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Hospital Emergency Department Diversion Crisis Eases
Costly Expansions Forestalled by Improved Hospital Capacity Management
FURTHER INFORMATION, CONTACT:
ASHINGTON, D.C.—The nationwide surge in emergency department ambulance diversions has eased as hospitals improved capacity management to free up beds and communities increased coordination to prevent diversions, according to a study released today by the Center for Studying Health System Change (HSC).
Although emergency department (ED) diversions—when a hospital lacks capacity to care for emergency patients and redirects ambulances to other hospitals—still occur, HSCs 2002-03 site visits to 12 nationally representative communities found ambulance diversions are no longer as frequent or as unmanageable. A downtick in inpatient use likely accounts for some of the drop in diversions, but hospitals also have worked to improve staffing, bed availability and patient flow within and out of hospitals.
Emergency department diversions stem primarily from a lack of critical care beds and other inpatient beds, creating bottlenecks in the ED and forcing hospitals to delay emergency admissions or divert ambulances to other hospitals. While many hospitals are expanding ED capacity to reduce crowding at the point of intake, improved inpatient capacity management has been critical in easing diversions.
"The sudden onset of the diversion crisis pushed hospitals and communities to respond quickly to prevent serious threats to access and quality of care," said Paul B. Ginsburg, Ph.D., president of HSC, a nonpartisan policy research organization funded principally by The Robert Wood Johnson Foundation.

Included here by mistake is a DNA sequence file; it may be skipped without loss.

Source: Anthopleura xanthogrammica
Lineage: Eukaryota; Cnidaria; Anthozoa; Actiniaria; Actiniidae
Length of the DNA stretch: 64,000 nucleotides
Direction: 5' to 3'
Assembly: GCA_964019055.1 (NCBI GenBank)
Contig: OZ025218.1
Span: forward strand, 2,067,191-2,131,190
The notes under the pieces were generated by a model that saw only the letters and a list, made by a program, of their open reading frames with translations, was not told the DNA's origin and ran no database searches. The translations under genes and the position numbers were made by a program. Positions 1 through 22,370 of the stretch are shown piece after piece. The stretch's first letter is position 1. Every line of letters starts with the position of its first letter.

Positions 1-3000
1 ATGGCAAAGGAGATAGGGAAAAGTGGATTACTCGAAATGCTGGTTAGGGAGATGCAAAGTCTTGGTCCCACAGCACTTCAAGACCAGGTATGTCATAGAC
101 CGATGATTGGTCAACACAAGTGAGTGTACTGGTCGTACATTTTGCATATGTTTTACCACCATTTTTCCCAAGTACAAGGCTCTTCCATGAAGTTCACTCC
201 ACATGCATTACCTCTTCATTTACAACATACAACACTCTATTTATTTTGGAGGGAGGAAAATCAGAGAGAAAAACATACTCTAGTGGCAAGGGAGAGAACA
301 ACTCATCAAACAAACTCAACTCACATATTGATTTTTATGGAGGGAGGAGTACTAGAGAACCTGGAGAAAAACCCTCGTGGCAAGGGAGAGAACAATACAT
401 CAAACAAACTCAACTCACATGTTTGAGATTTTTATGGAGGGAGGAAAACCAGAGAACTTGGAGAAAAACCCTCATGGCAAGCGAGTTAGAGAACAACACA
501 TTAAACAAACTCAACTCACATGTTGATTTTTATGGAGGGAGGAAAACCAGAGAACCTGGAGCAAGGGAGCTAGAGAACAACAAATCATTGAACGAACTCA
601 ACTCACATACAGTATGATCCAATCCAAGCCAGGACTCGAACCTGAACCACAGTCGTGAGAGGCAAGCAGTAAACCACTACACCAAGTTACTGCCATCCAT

"The success in easing diversion problems offers an important lesson for communities-much can be done to improve management of existing hospital capacity before making potentially costly expansions," Ginsburg said.
The studys findings are detailed in a new HSC Issue Brief—Emergency Department Diversions: Hospital and Community Strategies Alleviate the Crisis. The study by Linda R. Brewster, an HSC consulting researcher, and HSC Research Analyst Laurie E. Felland is based on HSCs 2002-03 site visits to 12 nationally representative communities: Boston; Cleveland; Greenville, S.C.; Indianapolis; Lansing, Mich.; Little Rock, Ark.; Miami; northern New Jersey; Orange County, Calif.; Phoenix; Seattle; and Syracuse, N.Y.
Other key study findings include:
The Center for Studying Health System Change is a nonpartisan policy research organization committed to providing objective and timely research on the nations changing health system to help inform policy makers and contribute to better health care policy. HSC, based in Washington, D.C., is funded principally by The Robert Wood Johnson Foundation and affiliated with Mathematica Policy Research, Inc.